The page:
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21 May 2014

Frugal food and recipes

Yesterday we discussed menu plans, stockpiling and how to get the best value for money when shopping. I hope you read the comments too because they added a lot to the discussion. Today let's discuss the recipes and meals for our families. If you don't cook, or are are new to it, I encourage you to search online for the nutritional guidelines for your country. We all eat not just for the taste of the food, but because that is how we supply our bodies with the vitamins, fibre, carbohydrates, protein, fat and water we should be ingesting every day. If you're going to start cooking, you need to know the nutritional guidelines as well as a few good recipes. Sometimes a cook book will give you these guidelines, if you've been cooking for a while you'll know them, but at the start, do some research to make sure you're including everything you should.

I have a repertoire of about 30 from-scratch meals I can easily cook and these are the meals we eat on a day-to-day basis. I try to vary the type of protein I cook, and we usually eat chicken, pork, vegetable, egg, fish and lamb meals. The only beef we eat is topside mince when I make a meatloaf or meat sauce for pasta. I usually cook enough at one time to eat for two meals - that saves time, energy and washing up. Often we have the second meal on the following night, sometimes I freeze it for the following week. It's a good habit to get into.

Although I don't like encouraging anyone to buy products, I think there are a couple of kitchen appliances that can help with cooking. I do it because I firmly believe that if you set yourself up to cook and it turns out to be good food that's easy to prepare, you'll be more likely to keep cooking from scratch. I recommend a steamer - either bamboo or steel, a slow cooker or a pressure cooker and a bread maker. You can fit a steamer on top of a saucepan in which you're cooking potatoes or a stew, and in the steamer you can have any of your softer vegetables, like spinach, silver beet, peas etc. You'll save on gas or electricity because they both use the same place on the stove and the energy heating the saucepan also generates the steam to cook whatever is in the steamer. A slow cooker is great if you're working or busy in the home all day. You can pack it with your meal in the morning and leave it to cook on low all day. At the end of the day, it's ready to be dished up. A pressure cooker will cook stews, corned beef, soups etc in a very short time and is also a helping hand for the busy cook. A bread maker can be used to bake healthy bread tailored to your family's dietary requirements - no preservatives/sugar/salt, or you can use it to knead the bread and then bake the loaf in the regular oven. And if you want fresh bread for work and school lunches, you can pack the bread maker overnight and wake up to fresh bread first thing in the morning.

Look for some recipe books in the library that have meals you like the look of. If you can find frugal recipes, that's even better. I have two books here - The Austerity Cookbook and The Next-to-Nothing Cookbook, both have a range of healthy and cheap meals. I also am the proud owner of The Thrifty Kitchen which I adore.  It also preaches thriftiness but with a more modern slant. If you can't find any of those, look online at the many recipe sites and search by the ingredient you want to cook with. It will present you with a list of meals to suit that ingredient. When you cook a meal you and your family like and you cook it again, modify it to suit your tastes, then start building up your repertoire of 30 meals.  Try to have a variety of foods that use different proteins, and don't just rely on meat - it's expensive and many of us eat too much of it. Before too long you'll have enough meals for an entire month.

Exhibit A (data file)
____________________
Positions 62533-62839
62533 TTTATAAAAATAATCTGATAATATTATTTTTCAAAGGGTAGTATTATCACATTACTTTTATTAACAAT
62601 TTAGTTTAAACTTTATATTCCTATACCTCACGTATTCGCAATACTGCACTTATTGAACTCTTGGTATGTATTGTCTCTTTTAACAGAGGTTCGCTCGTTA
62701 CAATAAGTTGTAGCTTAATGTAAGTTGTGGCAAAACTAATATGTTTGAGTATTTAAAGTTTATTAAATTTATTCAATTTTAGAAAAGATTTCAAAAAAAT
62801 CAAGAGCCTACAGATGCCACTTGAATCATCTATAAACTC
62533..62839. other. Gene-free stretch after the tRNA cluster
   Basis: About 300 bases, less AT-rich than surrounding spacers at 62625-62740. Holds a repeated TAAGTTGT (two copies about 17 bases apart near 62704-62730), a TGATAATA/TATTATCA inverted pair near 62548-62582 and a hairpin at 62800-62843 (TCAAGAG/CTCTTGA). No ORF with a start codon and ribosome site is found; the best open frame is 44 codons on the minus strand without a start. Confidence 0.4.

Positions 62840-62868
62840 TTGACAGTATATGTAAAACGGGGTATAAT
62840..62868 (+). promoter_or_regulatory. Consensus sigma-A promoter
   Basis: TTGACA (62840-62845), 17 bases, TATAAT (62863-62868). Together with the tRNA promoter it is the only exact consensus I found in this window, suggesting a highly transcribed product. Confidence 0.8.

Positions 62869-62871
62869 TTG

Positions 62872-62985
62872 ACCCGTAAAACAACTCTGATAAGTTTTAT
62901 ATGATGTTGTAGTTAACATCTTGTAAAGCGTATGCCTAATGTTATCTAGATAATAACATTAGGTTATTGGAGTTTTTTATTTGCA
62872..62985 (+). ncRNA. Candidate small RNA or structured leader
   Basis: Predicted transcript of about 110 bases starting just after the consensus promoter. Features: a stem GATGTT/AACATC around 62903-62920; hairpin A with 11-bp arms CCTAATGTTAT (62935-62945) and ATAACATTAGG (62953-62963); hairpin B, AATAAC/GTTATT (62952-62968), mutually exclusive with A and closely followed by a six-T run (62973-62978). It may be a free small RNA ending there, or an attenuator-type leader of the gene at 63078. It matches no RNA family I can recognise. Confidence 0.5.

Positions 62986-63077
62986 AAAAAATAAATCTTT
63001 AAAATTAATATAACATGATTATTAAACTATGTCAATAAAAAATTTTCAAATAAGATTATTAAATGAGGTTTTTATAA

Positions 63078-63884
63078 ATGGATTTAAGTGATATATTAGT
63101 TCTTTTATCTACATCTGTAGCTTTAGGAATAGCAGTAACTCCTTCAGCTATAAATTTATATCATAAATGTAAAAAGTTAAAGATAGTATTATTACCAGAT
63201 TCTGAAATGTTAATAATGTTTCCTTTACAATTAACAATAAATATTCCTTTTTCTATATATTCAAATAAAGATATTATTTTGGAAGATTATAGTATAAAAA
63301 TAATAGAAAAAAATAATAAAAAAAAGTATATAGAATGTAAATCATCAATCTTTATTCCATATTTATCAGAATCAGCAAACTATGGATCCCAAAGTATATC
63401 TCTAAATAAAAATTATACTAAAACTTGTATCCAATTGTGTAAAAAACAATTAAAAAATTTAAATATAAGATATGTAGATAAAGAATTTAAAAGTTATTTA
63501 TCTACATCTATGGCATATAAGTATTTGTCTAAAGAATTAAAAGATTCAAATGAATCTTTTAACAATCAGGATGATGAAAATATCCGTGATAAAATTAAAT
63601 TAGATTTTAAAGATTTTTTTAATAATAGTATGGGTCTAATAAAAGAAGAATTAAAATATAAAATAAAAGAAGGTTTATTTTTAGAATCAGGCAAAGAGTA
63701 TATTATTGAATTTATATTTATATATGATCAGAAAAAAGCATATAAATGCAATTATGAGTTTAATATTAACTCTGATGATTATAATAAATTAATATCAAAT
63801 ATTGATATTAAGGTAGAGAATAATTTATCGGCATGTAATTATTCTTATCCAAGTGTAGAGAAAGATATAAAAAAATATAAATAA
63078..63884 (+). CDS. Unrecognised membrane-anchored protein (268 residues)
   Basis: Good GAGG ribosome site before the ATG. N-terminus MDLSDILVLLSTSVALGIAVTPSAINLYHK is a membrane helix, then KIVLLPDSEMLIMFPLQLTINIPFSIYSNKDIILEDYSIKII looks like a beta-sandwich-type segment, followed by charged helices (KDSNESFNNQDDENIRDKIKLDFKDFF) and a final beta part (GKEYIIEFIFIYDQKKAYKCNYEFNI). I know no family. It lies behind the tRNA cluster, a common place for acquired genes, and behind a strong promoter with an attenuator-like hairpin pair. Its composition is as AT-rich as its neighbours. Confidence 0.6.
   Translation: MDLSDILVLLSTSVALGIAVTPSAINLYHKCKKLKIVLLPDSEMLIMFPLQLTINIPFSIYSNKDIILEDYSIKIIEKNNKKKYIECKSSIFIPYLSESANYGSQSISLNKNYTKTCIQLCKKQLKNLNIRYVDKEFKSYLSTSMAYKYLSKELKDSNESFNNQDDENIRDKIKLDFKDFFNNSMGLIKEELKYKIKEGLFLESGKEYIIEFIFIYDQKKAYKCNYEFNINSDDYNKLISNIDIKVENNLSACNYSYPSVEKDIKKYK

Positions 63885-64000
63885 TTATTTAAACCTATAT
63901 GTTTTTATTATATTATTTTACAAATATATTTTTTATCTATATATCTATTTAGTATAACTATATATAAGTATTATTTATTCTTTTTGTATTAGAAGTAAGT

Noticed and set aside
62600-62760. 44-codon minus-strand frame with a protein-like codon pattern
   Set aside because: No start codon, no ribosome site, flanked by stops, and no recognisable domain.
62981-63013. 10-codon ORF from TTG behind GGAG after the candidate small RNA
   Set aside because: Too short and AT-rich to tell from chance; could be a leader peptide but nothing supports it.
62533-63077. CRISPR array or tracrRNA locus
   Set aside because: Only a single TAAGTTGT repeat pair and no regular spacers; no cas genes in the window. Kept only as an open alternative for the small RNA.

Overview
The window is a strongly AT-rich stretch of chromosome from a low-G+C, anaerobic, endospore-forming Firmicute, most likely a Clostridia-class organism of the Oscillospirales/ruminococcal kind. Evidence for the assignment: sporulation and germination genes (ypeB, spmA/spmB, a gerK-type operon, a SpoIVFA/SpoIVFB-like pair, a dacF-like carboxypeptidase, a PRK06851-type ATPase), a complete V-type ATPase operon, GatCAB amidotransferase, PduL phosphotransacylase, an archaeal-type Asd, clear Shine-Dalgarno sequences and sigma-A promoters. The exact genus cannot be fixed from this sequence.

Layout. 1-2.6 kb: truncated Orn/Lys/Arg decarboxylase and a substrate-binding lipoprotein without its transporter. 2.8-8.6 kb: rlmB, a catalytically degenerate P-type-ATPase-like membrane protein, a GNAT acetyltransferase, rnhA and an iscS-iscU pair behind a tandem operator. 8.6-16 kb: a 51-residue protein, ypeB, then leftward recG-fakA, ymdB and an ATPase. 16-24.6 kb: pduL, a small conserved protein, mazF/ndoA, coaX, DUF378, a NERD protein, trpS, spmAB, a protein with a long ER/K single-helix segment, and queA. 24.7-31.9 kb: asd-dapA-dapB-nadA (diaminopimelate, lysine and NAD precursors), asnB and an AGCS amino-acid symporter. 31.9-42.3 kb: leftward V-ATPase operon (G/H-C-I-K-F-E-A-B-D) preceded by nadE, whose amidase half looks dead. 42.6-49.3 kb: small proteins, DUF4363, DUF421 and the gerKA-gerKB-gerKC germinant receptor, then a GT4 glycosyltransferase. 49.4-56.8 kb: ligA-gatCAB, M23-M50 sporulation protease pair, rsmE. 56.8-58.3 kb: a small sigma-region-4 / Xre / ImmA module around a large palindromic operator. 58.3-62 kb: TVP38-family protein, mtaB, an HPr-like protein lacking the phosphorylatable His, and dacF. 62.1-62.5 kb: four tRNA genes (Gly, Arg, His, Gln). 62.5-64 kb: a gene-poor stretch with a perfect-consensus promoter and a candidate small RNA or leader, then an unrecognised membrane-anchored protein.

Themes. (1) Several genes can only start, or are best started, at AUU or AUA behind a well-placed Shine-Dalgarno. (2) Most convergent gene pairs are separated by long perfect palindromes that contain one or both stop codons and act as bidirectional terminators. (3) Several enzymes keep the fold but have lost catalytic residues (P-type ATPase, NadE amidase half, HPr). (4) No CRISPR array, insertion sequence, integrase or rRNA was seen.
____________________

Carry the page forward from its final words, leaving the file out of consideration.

I cooked the chicken in this saucepan above. That is my steamer with the silverbeet sitting on top of the saucepan. After the photo, I cooked the vegetables with the lid on.

As an example of what I cook, on Monday I did the grocery shopping and found a tray of free range chicken (two breasts) reduced from $7.34 to $4.40. It expired the following day. So I bought it and cooked up a little chicken fricassee that day which we had for two meals. As well as the chicken I added vegetables and herbs from the garden and fridge, and I cooked up some pasta with butter and parsley and steamed silver beet to go with it. Delicious! When you cook that sort of meal, you brown the meat, then add the vegetables and herbs, season it to your taste - I added salt, pepper and paprika - then add enough water or stock to cover the meat and vegetables, put the lid on and cook it slowly for about 30 minutes. Right at the end, add more herbs, taste for seasoning, adjust if necessary and thicken the sauce with about two tablespoons of cornflour stirred into a paste with a little water. Stir thoroughly and cook for another minute. If you have enough for another meal the next day, wait until the food has cooled, pour it into a bowl or air proof container and store it in the fridge for the next day. We had this meal on Monday and yesterday. Today will be a vegetarian meal.